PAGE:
Enhancing Management Practices in South-South and Triangular Cooperation – Study on Country-led Practices (2013)

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Leveraging the current global development cooperation environment, emerging countries are exploring new avenues for fostering development cooperation. South-South and triangular cooperation are playing a greater role than ever before in tackling the daunting challenges faced by developing countries.

With just two years to go until the 2015 target year of the Millennium Development Goals, global demand is at an all-time high for successful South-South and triangular development solutions.

In November 2012, international partners began implementing the project ‘Capacity Development in Management of South-South and Triangular Cooperation’. The partners include the Brazilian Cooperation Agency of the Brazilian Ministry of Foreign Affairs (ABC) and the Japan International Cooperation Agency (JICA) together with the United Nations Office for South-South Cooperation (UNOSSC), with financial support from the Japan-UNDP Partnership Fund. The aim of the project is to develop the capacity of Southern practitioners engaging in technical cooperation, including South-South and triangular cooperation.

One of the most important activities of the project, peer-learning training on management of South-South and triangular cooperation was held in March 2013. Participants at this event requested careful analysis of the cases shared during the training, echoing the global interest in good solutions offered by South-South and triangular cooperation to development cooperation. In a direct response to the request, this study was commissioned by long-time partners JICA and UNOSSC. The study details objectives, rationale, roles and responsibilities of concerned parties and other specifics of managerial arrangements and practices that contribute to our understanding of how to more effectively implement South-South and Triangular cooperation.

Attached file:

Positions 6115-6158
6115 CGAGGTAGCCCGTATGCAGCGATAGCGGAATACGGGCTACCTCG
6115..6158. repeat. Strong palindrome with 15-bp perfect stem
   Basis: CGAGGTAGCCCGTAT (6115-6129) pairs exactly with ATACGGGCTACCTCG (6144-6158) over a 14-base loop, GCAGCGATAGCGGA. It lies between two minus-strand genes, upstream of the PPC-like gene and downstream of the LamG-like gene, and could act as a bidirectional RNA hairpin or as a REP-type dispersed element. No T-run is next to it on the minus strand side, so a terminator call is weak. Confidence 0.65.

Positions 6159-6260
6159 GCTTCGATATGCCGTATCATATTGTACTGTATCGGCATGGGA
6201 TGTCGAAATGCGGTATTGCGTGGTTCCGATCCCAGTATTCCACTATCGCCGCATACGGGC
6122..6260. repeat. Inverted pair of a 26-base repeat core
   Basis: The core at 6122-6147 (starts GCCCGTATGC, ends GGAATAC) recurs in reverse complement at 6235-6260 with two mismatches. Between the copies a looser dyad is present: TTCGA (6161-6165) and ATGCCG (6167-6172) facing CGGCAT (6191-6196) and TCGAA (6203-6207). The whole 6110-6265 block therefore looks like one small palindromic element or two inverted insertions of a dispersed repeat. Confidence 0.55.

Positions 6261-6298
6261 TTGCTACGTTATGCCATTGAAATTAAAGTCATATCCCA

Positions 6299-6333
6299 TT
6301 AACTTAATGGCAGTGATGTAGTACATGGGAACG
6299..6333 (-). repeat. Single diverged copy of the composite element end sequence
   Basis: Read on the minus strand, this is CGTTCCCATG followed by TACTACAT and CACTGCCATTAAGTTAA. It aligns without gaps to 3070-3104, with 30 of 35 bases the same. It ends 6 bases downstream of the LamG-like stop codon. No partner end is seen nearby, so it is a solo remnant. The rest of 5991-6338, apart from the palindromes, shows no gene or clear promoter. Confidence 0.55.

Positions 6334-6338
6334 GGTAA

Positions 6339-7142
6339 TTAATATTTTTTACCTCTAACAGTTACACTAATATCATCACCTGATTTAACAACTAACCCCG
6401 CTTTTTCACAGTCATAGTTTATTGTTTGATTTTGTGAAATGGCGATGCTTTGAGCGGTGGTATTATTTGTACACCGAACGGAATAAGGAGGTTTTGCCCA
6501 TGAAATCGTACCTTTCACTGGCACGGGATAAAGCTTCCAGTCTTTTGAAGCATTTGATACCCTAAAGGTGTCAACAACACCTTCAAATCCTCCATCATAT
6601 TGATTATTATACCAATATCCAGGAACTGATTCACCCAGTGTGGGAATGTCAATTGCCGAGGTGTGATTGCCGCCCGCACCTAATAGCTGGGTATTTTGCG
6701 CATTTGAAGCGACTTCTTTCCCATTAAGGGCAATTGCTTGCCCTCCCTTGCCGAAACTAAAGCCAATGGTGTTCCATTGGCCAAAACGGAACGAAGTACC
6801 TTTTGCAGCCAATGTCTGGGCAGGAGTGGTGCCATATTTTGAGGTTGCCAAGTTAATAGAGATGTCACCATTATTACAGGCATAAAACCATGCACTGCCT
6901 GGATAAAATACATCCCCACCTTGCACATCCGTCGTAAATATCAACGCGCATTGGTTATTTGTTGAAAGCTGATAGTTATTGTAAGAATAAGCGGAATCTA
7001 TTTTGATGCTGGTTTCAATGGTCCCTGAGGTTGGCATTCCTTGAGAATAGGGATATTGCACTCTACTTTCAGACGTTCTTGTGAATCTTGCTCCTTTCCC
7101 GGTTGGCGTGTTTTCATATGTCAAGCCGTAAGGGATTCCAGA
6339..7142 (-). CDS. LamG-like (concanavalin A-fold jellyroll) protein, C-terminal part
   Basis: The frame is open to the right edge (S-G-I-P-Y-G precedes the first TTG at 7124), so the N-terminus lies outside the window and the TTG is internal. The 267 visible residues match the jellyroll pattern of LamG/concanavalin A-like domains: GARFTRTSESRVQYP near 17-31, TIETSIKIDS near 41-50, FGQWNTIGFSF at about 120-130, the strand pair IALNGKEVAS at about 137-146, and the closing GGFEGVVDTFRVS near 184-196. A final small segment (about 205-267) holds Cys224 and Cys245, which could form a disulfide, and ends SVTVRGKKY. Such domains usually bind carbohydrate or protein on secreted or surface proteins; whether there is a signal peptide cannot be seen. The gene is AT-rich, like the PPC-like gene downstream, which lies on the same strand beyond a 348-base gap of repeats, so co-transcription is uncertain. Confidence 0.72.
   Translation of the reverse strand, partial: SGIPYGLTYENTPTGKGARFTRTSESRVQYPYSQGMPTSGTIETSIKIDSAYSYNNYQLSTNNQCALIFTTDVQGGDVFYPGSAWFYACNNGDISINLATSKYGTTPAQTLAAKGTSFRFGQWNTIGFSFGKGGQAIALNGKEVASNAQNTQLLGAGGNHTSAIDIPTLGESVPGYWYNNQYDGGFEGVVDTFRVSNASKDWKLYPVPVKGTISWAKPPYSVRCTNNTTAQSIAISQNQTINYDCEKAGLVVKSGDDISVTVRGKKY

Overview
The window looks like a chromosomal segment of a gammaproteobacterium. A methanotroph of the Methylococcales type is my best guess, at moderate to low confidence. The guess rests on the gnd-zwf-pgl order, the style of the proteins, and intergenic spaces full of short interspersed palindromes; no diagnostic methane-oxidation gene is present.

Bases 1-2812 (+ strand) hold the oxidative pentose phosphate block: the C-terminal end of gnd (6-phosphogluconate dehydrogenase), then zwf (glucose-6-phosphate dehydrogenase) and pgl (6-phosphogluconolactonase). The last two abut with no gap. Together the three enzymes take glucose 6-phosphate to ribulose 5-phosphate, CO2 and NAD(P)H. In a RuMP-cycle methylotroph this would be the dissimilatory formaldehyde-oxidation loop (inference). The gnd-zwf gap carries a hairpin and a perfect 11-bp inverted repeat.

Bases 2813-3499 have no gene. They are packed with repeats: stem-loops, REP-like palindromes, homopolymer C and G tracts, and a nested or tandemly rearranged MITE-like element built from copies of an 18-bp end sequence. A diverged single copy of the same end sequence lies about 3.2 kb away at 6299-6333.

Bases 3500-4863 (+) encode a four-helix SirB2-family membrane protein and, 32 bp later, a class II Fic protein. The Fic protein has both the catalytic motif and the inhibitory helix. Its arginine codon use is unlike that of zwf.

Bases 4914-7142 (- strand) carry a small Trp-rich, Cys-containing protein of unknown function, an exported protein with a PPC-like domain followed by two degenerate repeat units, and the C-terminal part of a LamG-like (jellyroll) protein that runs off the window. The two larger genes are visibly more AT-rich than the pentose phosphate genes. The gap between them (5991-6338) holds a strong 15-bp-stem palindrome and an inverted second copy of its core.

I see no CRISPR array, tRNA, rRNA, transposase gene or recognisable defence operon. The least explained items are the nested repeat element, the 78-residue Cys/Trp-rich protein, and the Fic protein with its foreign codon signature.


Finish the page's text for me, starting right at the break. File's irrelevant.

We would like to extend our sincere appreciation to the representatives of the Brazilian Cooperation Agency and every organization engaged in the cases analysed in this study. Without their kind cooperation and advice, this work would not have been possible.
We hope that this study will offer food for thought to all those interested in learning more about dynamism of South-South and triangular cooperation and lead to their improvement to better serve to the poorest and vulnerable communities in the developing countries.

Masayuki Karasawa
Head, Office of Global Issues and Development Partnership, Operations and Strategy Department, Japan International Cooperation Agency

Yiping Zhou
Director of the United Nations Office for South-South Cooperation